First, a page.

Assessment of myocardial performance with ventricular pressure-volume relations: Clinical applications in cardiac surgery

M. Caputo, J. Schreuder, C. Fino, J. Baan, O. Alfieri

Research output: Contribution to journalArticlepeer-review


The assessment of myocardial performance in patients with cardiomyopathy is of vital importance in cardiology and cardiac surgery, especially considering the significant increase in the number of patients treated for congestive heart failure. Left ventricular pressure-volume analysis is a method, which can assess accurately myocardial contractility, separating the systolic and diastolic function at different preload and afterload conditions. This technique can be used for determination of the efficacy of a therapeutic pharmaceutical or surgical intervention, for instance the assessment of ventricular function after coronary revascularization. A few studies using the conductance catheter for the analysis of ventricular pressure-volume relations in the field of cardiac surgery have been published. In our center we started to use this technique to analyze cardiac surgical procedures, like mitral valve reconstruction, aortic valve replacement, myocardial revascularization, left ventricular assist, and surgical left ventricular remodeling. This information will be used to develop a therapeutic strategy, which may optimize surgical indications and improve the peri- and postoperative treatment and the efficacy of that surgical technique. In this short review the possible clinical use in cardiac surgery and the methodology of the pressure-volume loops have been described. Three clinical eases are presented to demonstrate functional information related to the surgical treatment of congestive heart failure patients.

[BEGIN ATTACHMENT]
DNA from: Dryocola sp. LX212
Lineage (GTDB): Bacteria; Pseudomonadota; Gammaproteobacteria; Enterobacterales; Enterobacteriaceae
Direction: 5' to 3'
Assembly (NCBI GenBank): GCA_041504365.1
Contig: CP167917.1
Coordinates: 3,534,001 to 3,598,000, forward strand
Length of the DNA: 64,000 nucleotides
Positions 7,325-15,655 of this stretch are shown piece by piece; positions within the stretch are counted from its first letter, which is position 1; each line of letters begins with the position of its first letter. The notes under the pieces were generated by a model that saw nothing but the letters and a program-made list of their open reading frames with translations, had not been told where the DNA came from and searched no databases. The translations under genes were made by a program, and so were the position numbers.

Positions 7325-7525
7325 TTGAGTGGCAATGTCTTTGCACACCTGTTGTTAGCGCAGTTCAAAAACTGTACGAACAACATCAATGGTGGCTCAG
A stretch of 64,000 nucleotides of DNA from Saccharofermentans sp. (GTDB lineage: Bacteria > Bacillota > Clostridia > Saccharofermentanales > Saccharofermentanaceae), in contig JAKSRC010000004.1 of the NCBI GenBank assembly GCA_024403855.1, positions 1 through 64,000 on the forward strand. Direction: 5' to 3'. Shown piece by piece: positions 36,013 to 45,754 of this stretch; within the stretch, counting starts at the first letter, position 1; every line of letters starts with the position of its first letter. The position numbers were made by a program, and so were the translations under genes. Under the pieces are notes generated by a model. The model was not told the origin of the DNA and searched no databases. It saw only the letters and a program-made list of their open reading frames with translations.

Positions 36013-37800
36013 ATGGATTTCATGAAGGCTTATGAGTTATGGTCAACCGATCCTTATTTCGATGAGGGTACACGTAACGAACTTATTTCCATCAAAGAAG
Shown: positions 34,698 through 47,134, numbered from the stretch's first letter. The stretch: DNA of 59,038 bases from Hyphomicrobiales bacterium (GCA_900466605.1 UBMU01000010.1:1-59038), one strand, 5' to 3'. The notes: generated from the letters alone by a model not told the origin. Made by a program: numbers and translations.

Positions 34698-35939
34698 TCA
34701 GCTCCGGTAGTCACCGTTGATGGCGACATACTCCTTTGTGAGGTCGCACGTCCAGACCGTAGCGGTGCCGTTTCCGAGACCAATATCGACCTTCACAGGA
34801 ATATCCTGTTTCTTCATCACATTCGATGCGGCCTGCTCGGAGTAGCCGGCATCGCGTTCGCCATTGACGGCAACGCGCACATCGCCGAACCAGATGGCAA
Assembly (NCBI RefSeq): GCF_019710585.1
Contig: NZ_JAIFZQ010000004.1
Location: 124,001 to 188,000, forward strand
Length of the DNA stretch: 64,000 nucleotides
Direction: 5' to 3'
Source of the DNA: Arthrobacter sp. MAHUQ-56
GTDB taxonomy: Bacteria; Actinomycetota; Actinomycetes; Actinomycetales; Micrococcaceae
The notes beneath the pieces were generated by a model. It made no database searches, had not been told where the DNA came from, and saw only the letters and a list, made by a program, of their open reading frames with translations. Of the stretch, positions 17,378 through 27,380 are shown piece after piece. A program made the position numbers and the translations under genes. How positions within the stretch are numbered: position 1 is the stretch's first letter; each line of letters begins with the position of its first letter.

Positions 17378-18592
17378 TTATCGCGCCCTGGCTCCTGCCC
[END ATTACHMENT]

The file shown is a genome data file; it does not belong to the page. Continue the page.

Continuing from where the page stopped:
Original languageEnglish
Pages (from-to)269-274
Number of pages6
JournalItalian Heart Journal
Issue number4
Publication statusPublished - 2000


  • Conductance catheters
  • Pressure-volume loops

ASJC Scopus subject areas

  • Cardiology and Cardiovascular Medicine


Dive into the research topics of 'Assessment of myocardial performance with ventricular pressure-volume relations: Clinical applications in cardiac surgery'. Together they form a unique fingerprint.

Cite this